You don’t know what you’re talking about,’ Ilyas said. ‘I have met with nothing but kindness from them.’
‘Listen, just because one German man has been kind to you does not change what has happened here over the years,’ another man, Mahmudu, said, addressing him. ‘In the thirty years or so that they have occupied this land, the Germans have killed so many people that the country is littered with skulls and bones and the earth is soggy with blood. I am not exaggerating.’
‘Yes, you are,’ Ilyas said.
‘You people here don’t know what happened in the south,’ Mahmudu continued. ‘No, the British don’t stand a chance, not if the fighting is on land, but it won’t be because of German kindness.’
‘I agree. Their askari are ferocious and complete savages. God alone knows how they have become like that,’ said a man named Mahfudh.
‘It’s their officers. They learn their cruelty from their officers,’ said Mangungu, speaking in a tone of authority intended to settle the argument as he liked to do.
‘They were fighting an enemy who was just as savage in retaliation,’ Ilyas said, undaunted. ‘You haven’t heard half of what those people did to the Germans. They had to be harsh in retaliation because that’s the only way savage people can be made to understand order and obedience. The Germans are honourable and civilised people and have done much good since they have been here.’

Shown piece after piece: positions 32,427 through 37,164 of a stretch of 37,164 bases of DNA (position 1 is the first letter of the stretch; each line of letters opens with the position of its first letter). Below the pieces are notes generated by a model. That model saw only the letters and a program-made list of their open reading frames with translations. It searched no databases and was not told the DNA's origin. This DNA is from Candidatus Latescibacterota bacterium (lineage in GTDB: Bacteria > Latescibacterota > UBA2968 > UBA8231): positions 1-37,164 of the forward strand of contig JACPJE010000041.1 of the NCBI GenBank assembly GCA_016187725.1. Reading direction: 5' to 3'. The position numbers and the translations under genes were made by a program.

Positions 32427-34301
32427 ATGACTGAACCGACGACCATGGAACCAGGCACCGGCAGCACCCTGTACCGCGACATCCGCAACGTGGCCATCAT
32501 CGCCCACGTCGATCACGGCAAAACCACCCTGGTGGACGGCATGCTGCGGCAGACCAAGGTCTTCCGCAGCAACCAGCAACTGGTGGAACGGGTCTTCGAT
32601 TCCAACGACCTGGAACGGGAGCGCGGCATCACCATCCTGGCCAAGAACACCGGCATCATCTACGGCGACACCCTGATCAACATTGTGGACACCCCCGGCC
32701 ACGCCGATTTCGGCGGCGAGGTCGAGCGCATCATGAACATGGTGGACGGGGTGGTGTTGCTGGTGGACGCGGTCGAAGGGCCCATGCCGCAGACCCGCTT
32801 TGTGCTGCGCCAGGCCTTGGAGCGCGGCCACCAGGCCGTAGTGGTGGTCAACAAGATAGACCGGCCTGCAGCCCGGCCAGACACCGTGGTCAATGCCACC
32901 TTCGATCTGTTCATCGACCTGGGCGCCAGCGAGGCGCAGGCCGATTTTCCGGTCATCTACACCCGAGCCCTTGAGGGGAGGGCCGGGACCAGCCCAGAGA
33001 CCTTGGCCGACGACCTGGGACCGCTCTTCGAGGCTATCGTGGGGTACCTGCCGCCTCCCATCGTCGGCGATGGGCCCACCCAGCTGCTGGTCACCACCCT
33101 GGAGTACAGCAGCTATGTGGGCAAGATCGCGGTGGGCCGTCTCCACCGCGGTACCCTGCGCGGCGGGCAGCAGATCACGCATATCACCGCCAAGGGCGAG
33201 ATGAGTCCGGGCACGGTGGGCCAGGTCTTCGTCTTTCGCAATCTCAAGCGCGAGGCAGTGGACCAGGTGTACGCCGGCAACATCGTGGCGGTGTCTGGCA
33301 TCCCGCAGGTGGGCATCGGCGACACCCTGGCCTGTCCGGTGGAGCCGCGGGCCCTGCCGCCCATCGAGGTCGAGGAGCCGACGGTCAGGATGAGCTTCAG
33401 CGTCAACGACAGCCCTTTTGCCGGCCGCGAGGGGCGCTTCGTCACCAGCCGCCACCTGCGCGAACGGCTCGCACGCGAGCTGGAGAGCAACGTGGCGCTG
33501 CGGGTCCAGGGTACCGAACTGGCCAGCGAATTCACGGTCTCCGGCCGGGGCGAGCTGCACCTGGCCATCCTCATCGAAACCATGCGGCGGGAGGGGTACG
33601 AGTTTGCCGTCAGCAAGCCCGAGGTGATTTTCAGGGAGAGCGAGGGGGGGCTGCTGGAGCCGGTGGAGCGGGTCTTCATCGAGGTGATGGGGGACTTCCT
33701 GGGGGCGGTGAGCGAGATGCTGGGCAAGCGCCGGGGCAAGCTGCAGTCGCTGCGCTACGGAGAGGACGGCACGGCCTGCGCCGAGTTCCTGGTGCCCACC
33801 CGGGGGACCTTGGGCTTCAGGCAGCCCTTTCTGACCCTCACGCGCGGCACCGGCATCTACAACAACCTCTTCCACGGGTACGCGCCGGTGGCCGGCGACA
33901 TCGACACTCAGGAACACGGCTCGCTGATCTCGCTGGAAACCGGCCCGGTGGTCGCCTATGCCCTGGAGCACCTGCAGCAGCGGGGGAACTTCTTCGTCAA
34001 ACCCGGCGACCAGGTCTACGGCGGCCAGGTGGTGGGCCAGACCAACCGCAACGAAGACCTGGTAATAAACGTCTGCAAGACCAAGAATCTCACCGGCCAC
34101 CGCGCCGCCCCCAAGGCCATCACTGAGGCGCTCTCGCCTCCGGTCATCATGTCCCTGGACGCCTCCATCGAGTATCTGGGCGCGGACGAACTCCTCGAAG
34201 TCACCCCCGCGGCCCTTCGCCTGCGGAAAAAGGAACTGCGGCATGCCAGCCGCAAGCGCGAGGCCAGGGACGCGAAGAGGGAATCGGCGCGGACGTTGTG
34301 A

His listeners were silent in the face of such vehemence. ‘My friend, they have eaten you,’ Mangungu said eventually, having the last word as usual.
Contrast Ilyas with Hamza, and you’ll discover much, if your interests run across the same fault lines as mine. There’s much to liken these two characters, even more to distinguish them from one another. The author is at his most potent in that examination—to read him is to draw a glimmer of understanding when before you might have had none.
I leave you with this quote by Abdulrazak Gurnah:
“Everything you read…it opens up issues. It makes you understand things, It, in a sense, humanizes what we know both historically or in terms of social events. So you can study a period, let’s say the period of the Russian Revolution in history class – and then you can read Dr. Zhivago or even War & Peace and they will give you a different perspective on events that are to do with the Russian Revolution. That’s what I mean when I say literature humanizes–it actually gives you people going through the processes you’re reading about, and there you live through that experience with whoever it is being written about.”
It’s revelatory, isn’t it, when it comes to the way his fiction works? Well, I’ll leave that judgement to you. One way or another, Afterlives will offer you a little something to learn.